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Moms Always Know

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Happy talk: Blake Hayes, a DJ for Mix 96.5, judges contestants for the sixth season of Pride Idol, a vocal competition held at South Beach each Thursday through June 21.

A Mother’s Day interview with my favorite woman
by Blake Hayes

“We created you! We’re the factory you came from!”

I’m chopping vegetables to make soup as I catch up with my mom over the phone, asking her, “How is it that moms always seem to know about their gay sons?”

The question came up while we were talking about the Supreme Court decisions being handed down this summer. Luckily, we’re on the same side of this argument. “I really don’t get the other side. As people realize being gay is not a big deal, their argument is getting harder and harder to make,” she says.

Most of my mom’s friends are on the same page, but she still has the occasional awkward grocery store run-in. “[I always tell them that being gay] is something about you—especially if I sense someone is going to make a gay joke or comment. I’ll cut them off before that happens. I’ll say, ‘Yeah, he’s in radio and a big gay-rights advocate, because he’s gay. And he lives in Texas now, which I was a little worried about, but he loves it.’ And they just hear the gay part as a part of you. It turns it into a positive, and you can see that person learn something.”

“They leave that conversation thinking a little bit differently,” I say.

“Right,” she says. “And you save them the embarrassment of saying something terrible to someone’s mom.”

Moms can be our greatest allies and our proudest supporters. But despite her obvious acceptance and advocacy, I didn’t come out to my family until I was twenty-two. No surprise: they already knew.

“We talked about who my first crush was,” I say.

“Michael?”

“Yep! I remember coming home from school on that first day of kindergarten, when they put me on the wrong bus.”

“And then when you went to his house for a play date,” my mom remembers, “you wouldn’t leave my lap. He was playing soccer with his older brothers, but you were like, ‘I really wanted to play with him alone.’”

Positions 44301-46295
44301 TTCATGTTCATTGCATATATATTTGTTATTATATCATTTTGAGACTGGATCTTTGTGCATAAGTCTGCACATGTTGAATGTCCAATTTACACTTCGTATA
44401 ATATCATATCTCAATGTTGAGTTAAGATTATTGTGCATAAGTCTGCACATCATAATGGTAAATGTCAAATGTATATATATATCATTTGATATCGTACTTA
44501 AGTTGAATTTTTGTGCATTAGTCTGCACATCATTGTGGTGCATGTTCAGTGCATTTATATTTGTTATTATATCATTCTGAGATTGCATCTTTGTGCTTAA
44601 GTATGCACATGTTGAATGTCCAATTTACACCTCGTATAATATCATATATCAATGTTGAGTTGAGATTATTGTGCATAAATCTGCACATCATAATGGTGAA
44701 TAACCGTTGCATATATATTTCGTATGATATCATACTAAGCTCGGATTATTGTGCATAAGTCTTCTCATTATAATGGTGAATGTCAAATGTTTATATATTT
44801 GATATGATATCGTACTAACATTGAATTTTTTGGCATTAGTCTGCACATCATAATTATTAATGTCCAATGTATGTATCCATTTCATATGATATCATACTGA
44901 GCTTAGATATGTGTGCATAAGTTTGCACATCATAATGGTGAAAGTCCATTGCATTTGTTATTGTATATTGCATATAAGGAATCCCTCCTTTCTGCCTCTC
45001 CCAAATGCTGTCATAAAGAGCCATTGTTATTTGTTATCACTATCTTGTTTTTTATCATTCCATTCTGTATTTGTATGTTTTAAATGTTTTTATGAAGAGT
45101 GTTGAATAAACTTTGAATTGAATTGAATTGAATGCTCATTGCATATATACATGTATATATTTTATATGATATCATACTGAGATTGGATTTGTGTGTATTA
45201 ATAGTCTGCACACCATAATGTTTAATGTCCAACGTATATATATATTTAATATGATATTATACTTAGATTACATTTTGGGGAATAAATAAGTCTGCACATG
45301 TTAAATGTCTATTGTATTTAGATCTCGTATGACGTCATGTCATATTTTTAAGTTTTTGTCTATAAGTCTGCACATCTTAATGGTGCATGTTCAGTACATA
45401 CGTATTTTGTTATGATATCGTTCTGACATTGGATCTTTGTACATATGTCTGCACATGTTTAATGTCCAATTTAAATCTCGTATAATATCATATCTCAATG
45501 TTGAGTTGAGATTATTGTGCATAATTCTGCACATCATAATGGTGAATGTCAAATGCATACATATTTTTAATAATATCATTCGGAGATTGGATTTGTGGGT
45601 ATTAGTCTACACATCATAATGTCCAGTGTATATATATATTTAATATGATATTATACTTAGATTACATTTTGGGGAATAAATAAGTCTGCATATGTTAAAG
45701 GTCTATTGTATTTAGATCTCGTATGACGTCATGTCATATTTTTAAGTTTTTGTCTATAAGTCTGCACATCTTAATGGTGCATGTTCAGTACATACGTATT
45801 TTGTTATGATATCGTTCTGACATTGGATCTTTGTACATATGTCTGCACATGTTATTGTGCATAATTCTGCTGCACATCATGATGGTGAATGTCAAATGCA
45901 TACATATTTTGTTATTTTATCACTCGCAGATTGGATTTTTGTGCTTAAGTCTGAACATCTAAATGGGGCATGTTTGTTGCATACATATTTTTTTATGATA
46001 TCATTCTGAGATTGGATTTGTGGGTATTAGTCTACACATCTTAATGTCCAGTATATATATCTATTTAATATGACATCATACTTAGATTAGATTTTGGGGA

“Right! ‘Why is he playing with all those older boys? I just wanna play toys inside with him!’”

“And this was another indicator,” she says. “The first back-to-school night we had, in kindergarten. You insisted on wearing this outfit—a plaid blazer, this patterned clip-on tie, and striped pants. It clashed. I said, ‘Blake, you don’t need to dress up,’ but you were insistent on wearing it. Finally I said, ‘Just let him wear the damn thing.’ So we got to the school, and your teacher, Mrs. Rhodes, just gasped and said, ‘Blake, you look so handsome!’ And you turned around and looked at me—‘See?!’ You were just so happy with yourself. ‘I look handsome! Told ya so!’”

“See,” I reiterated. “I already knew how to put an outfit together. Even if it clashed.”

“Yep!” she laughed.

“Isn’t it ridiculous that some people think being gay is a choice? Obviously, I have always been!”

“Well, when you were even younger,” she recalls, “when I worked at the after-school program and you were like one and a half, you used to clog around in the high heels and dress-up stuff! And the girls just loved you. That older kid Teddy, a kindergartener, used to pinch you when I wasn’t looking because he was jealous over how much attention you got from the girls. The other boys would be playing with their trucks, but you wanted to play dress-up with the girls, in high heels, clogging around.”

For the record, I gave up the heels by age three.

Despite this early flamboyance, I didn’t come out to my family until I finished college and moved to New York, though at that point it was all but acknowledged.

“Daddy knew when he moved you and Brendan into your aunt’s apartment.”

“Oh, he did?” I came out three months later, but wasn’t sure he already knew.

“Well, yeah, you were moving to this place for two of you, but with one bed—it was pretty clear!”

Since then, my mom and the rest of my family have been nothing but supportive. “I hope that soon, people won’t have to come out. When do people have to come out as heterosexual?”

“Yeah, it’s like the law—innocent until proven guilty. Straight until proven gay,” I say, and my mom laughs.

“But it’s changing,” my mom says. “Look at someone like Neil Patrick Harris. He plays a womanizer on that show [How I Met Your Mother], but he’s also so open about his family, and now he and his husband have kids. He’s such a success. Having people like him coming out is a huge service to kids who are struggling, but see him…”

“…And say, ‘I can do that.’”

“Right. ‘I can be that.’ And the more people who come out, early on, that are high-profile, strong, self-confident, lovable people—like you—the faster it’ll change. Hopefully, soon,” she continues, “coming out will be a thing of the past. And people can just be who they are.”

“Here’s to hoping. I love you.”

“I love you, too. Now eat some of that soup—you look too thin.”

Happy Mother’s Day, Mom.
Blake Hayes is the morning host at Mix 96.5 KHMX.

 

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Blake Hayes is a regular contributor to OutSmart Magazine.

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